The POWs fought at Gettysburg, Antietam, First and Second Battles of Bull Run, Fredericksburg, Petersburg, the Appomattox Campaign, Chancellorsville, Spotsylvania Court House, Hatcher’s Run, Mine Run Campaign, Siege of Yorktown, Seven Pines, Cedar Mountain, Cold Harbor, Gaines Mill, Atlanta Campaign, Bentonville, Sherman’s March to the Sea, Overland Campaign, Hatcher’s Run, South Mountain and Winchester, Five Forks, Appomattox among many others.
Overall, the prisoners came from regiments in Pennsylvania (3rd, 6th, 11th, 12th, 18th, 57th, 142nd, 13th), Missouri (4th, 10th), New York (2nd, 5th, 6th, 10th, 12th, 13th, 14th, 94th, 97th, 104th, 132nd), Connecticut (1st, 6th, 18th), New Jersey (1st), Ohio (61st, 34th, 82nd) Indiana (73rd), Iowa (7th, 12th, 25th), Michigan (7th),Wisconsin (2nd), Iowa (7th, 12th, 25th), Wyoming (10th), Kentucky (15th), Massachusetts (11th, 13th), Rhode Island (1st) and Vermont (1st).
Most POW prisons were overcrowded and conditions horrific with many prisoners being abused or dying before being paroled.
LIBBY PRISON was located in Richmond, VA. It primarily housed Union Army officers and became notorious for overcrowded and dire conditions, second only to Andersonville Prison in Georgia. By 1863, Libby was packed with some 1,000 prisoners and many Union men would perish there from disease and malnutrition. Following the Union occupation of Richmond in 1865, the prison was used to detain Confederate officers. While visiting Richmond in April 1865, Abraham Lincoln pronounced to the throng of people gathering near the prison who were clamoring to tear it down, that the building should be left standing as a monument. Two decades later, a group of Chicago investors with plans to move the building and open a Civil War museum, had the building taken apart piece by piece – all 600,000 bricks – and reassembled it in Chicago. Construction ended in 1889 and the building was well stocked with Civil War relics and art from one of the investors, Charles F. Gunther, a candy manufacturer. The museum was quite popular but was dismantled in 1899 and its pieces sold as souvenirs and salvage.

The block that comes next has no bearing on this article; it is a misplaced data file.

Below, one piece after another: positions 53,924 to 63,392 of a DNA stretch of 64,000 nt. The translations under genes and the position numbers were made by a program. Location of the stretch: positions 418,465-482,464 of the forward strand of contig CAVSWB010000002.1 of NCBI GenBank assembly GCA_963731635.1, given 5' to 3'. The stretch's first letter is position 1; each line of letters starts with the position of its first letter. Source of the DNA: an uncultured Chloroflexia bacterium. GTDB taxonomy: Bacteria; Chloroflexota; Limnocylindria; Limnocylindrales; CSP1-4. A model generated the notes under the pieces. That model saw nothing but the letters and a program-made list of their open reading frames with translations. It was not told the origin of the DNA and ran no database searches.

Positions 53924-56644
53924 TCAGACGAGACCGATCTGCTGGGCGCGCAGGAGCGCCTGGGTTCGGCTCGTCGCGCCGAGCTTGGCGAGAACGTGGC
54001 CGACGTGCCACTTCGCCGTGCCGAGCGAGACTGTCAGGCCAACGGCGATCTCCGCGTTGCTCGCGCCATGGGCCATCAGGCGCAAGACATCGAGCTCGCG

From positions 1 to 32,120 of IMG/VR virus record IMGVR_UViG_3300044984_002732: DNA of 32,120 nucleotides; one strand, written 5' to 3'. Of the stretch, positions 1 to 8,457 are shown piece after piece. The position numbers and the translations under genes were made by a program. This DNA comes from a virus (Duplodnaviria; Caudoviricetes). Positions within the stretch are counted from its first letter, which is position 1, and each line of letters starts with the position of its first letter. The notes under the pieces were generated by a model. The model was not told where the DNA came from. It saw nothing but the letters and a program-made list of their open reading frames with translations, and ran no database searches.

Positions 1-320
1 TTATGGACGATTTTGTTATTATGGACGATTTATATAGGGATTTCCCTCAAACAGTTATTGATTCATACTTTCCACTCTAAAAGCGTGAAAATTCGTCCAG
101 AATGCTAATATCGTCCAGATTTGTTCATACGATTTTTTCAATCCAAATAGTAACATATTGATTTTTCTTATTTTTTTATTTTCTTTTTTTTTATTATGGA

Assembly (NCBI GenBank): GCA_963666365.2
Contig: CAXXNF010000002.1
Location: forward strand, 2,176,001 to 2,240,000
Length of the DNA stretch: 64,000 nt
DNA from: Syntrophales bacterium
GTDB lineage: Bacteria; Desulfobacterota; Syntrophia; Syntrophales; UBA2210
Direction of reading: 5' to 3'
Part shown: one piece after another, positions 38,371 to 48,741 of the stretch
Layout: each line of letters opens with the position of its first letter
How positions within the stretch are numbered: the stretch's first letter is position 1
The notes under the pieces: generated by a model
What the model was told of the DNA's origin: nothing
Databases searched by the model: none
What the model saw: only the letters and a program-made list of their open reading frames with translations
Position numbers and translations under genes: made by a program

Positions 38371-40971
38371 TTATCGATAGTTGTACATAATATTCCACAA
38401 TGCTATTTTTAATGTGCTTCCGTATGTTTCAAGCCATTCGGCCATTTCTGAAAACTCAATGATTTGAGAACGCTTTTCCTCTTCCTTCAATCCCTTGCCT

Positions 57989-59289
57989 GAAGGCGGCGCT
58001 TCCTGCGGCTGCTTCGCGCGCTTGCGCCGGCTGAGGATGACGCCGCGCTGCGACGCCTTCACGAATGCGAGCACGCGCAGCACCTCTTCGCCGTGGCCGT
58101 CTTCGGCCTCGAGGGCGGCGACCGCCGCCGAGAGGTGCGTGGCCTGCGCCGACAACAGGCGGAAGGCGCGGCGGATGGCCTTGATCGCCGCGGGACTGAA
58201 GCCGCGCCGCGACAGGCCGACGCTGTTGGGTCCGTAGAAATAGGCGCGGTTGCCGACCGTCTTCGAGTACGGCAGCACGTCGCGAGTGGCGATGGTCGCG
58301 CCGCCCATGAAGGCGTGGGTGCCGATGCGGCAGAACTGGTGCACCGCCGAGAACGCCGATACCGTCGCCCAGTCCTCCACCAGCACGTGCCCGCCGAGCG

CAMP OGLETHORPE was opened in Macon in 1862. The site was enclosed by a rough stockade on 15 to 20 acres. The living arrangements consisted of sheds or stalls or shelters constructed from materials found within the stockade.
Some of the biographies note that the prisoners spent time in South Carolina POW prisons. Two existed in Columbia.
CAMP ASYLUM was held on the grounds of the State Lunatic Asylum in Columbia, SC. It had a 12-foot high brick wall surrounding it and several barracks. The camp housed 1,200 officers. It operated from December 12, 1864 to February 14, 1865. When Sherman’s army was approaching Columbia, the Confederates moved the prisoners, transporting them to Charlotte, then to Wilmington, NC.
CAMP SORGHUM, located in South Carolina, near Columbia, was originally a five-acre field on a hill overlooking the west side of the Saluda River. At one point, Confederate authorities transferred 1,300 federal prisoners to prevent them from infecting the local populace with yellow fever. A few tents were available. Many prisoners built makeshift structures by digging holes in the ground and covering them with tree branches. Because the diet consisted of cornmeal and molasses, the Union prisoners began calling their site “Camp Sorghum.” Some prisoners bribed guards to escape. Others feigned illness to go to the hospital outside the camp’s boundaries as a ruse to escape. Nearly 400 escaped.
The album is in very good condition with expected age wear, some toning to pages. A spectacular example of Civil War history from dozens of regiments, which fought in many major battles.